Maybe you’ve achieved the freedom to retire or perhaps you’re on your way and working from home. In either case, life has changed and will be different for some time. Under these circumstances, what are the best coping strategies for anxiety in uncertain times? And can spending time in nature help us? Can we do our own ecotherapy?
In this special podcast episode, two cooped up guys in New Jersey talk with two guests to get their advice.
Stay tuned for the final segment where we share our personal observations on the lockdown and moving forward.
First up is Nick Wignall. He is a licensed psychologist at The Cognitive Behavioral Institute of Albuquerque where he does psychotherapy with adults of all ages. Board-certified in behavioral and cognitive psychology, he specializes in empirically-supported treatments for anxiety and insomnia, including interoceptive exposure therapy for panic attacks, exposure and response prevention (ERP) for phobias and OCD, and Cognitive Behavioral Therapy for Insomnia (CBT-I) for sleep difficulties.
Nick is the author of a recent book on therapy and mental health: Find Your Therapy: A Practical Guide to Finding Quality Therapy. It’s a nuts and bolts style guide to learning about the most important factors in choosing a therapist and how to go about finding a good one, either for yourself or someone you love.
Nick did his doctoral training in clinical psychology at the University of Texas Southwestern Medical Center in Dallas, including research in human genetics and psychopharmacology. Prior to that, Nick earned his Masters in Social Sciences from the University of Chicago and a bachelor’s in English Literature from the University of Dallas.
Nick lives in Albuquerque, New Mexico with his wife, his three young daughters, and German Shepherd, Charlie.
We ask Nick for his thoughts on:
On Habits & Mental Health
“I really think habits are kind of the soul, the heart and soul of mental health.”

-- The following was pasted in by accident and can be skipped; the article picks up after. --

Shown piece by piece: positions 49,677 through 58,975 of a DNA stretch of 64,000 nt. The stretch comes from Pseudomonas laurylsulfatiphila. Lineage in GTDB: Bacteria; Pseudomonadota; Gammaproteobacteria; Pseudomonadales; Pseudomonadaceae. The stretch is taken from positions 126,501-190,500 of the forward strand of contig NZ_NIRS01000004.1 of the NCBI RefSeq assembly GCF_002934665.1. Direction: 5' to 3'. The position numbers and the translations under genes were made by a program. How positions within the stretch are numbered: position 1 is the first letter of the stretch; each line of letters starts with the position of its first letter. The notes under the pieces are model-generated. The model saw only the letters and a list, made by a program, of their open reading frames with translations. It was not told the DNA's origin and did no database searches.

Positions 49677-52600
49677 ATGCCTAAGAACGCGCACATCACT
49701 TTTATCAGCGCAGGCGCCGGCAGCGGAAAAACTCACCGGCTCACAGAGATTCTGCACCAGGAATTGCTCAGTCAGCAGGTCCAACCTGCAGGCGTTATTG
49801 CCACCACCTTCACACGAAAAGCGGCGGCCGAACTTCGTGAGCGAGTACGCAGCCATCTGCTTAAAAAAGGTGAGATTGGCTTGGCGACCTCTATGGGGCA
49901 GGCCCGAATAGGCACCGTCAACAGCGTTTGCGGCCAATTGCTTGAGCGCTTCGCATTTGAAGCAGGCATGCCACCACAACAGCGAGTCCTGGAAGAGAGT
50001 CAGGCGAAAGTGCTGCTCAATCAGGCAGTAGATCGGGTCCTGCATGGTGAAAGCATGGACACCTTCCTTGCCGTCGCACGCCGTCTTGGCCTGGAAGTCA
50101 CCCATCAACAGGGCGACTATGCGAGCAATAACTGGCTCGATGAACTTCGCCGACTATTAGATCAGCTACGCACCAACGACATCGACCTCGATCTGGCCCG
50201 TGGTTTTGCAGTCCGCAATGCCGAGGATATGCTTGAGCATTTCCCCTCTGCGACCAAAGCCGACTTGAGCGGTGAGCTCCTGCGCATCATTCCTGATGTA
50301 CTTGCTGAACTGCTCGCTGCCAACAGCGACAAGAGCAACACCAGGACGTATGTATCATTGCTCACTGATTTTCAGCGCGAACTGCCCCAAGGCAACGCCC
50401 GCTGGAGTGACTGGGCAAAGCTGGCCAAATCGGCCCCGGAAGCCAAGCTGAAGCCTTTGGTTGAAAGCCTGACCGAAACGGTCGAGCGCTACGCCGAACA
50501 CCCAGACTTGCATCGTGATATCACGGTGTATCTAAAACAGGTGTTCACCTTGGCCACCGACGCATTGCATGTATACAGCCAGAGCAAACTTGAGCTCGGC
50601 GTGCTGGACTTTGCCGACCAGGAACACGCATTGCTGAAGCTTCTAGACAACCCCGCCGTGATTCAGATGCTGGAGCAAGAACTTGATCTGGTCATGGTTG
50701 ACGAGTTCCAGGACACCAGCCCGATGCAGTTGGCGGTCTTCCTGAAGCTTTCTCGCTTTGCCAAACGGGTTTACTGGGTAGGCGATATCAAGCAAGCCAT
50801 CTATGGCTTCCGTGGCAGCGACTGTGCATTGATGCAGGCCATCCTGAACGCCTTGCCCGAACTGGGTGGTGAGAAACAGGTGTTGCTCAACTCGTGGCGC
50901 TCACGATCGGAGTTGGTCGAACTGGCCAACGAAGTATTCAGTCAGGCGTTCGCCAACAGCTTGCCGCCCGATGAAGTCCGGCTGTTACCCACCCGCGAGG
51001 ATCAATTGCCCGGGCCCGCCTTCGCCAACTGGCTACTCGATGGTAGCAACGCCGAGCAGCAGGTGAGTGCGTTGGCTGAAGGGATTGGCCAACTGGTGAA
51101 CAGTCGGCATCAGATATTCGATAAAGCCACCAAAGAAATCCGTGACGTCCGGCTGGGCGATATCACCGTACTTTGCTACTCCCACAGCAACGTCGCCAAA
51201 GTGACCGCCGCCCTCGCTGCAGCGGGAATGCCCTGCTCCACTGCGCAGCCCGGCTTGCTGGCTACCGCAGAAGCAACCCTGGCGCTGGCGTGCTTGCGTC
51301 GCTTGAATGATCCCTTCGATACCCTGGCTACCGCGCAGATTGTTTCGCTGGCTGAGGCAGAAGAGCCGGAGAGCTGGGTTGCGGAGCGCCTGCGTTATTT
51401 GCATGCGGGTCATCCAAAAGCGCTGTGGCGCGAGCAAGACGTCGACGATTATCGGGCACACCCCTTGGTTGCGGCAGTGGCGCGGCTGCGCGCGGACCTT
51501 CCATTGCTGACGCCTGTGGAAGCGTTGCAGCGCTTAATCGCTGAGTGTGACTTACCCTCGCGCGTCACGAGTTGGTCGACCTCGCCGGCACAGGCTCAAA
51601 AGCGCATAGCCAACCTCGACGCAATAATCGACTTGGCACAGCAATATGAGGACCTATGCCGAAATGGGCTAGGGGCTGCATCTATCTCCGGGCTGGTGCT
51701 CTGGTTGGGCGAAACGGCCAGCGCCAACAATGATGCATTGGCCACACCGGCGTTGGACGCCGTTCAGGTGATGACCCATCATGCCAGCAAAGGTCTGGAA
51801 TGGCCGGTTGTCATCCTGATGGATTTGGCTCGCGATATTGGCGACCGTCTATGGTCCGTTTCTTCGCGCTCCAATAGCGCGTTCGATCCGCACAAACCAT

Habits vs Coping Skills
“And what I mean by that is coping skills are a bit like your emergency break in your car. They’re nice to have, but you really don’t want to rely on them. Instead, I think you want to work to cultivate habits that strengthen your mental health and keep you resilient even when things get tough. So, I think this is especially important – when it comes to something like our current situation with COVID- 19 and the lockdowns. Because a lot of us have lost a lot of our normal habits and routines, that whether we knew it or not, we’re actually kind of buffering and strengthening our mental health.”
On Building New Habits
“I think probably the most important thing people can do is to first start to think about what are the habits that support and strengthen my mental health. And then given the unique kind of challenges and constraints of our current situation, how can I get kind of creative about building new or sort of modified habits and routines that will support my mental health.”
Nick’s Email: [email protected]
Next up is Verla Fortier. With a Master’s in Health Science, Verla Fortier is a former Director of Surgery at The Toronto Hospitals in Toronto, Ontario, and a retired Associate Professor of Nursing at McMaster University in Hamilton, Ontario, Canada.
At 63, after a long and high-powered career, she was looking forward to retiring back to her hometown in Manitoba, when a routine visit to her own Doctor shattered her plans. Instead of moving back to enjoy life in the country, she was confined to her bed and she felt like her life was over. That was when she had an epiphany and decided to take her life and future into her own hands. She is now an author and speaker, sharing the almost miraculous results she has experienced in her own life to help other people live longer, and reduce the effects of chronic illness. Verla is the author of Take Back Your Outside Mindset.
We talk with Verla about:
“I was a professor of nursing and I went in for a routine doctor’s appointment. I was diagnosed with systemic lupus, which is a really serious immune disease. And I was told, ‘it’s a chronic disease.’ So, I was given a prescription and then my doctor said, ‘Avoid the sunlight because it could damage your DNA.’ So, I stayed inside wanting to be the perfect patient for a year. And I got sicker and sicker – and I could hardly walk. And I was just so depressed. Then I just finally decided to [do something]. I didn’t care anymore what happened. So, I just went outside after a year of feeling like a prisoner in a cell. I went out there and I felt amazing. And I kept going out and I got better and better and better. And so that’s why I went into the Greenspace research because it helped me so much – and then I wanted to help others.”
Check out my favorite video on ecotherapy from Dr. James Hamblin of The Atlantic on nature-deficit disorder:
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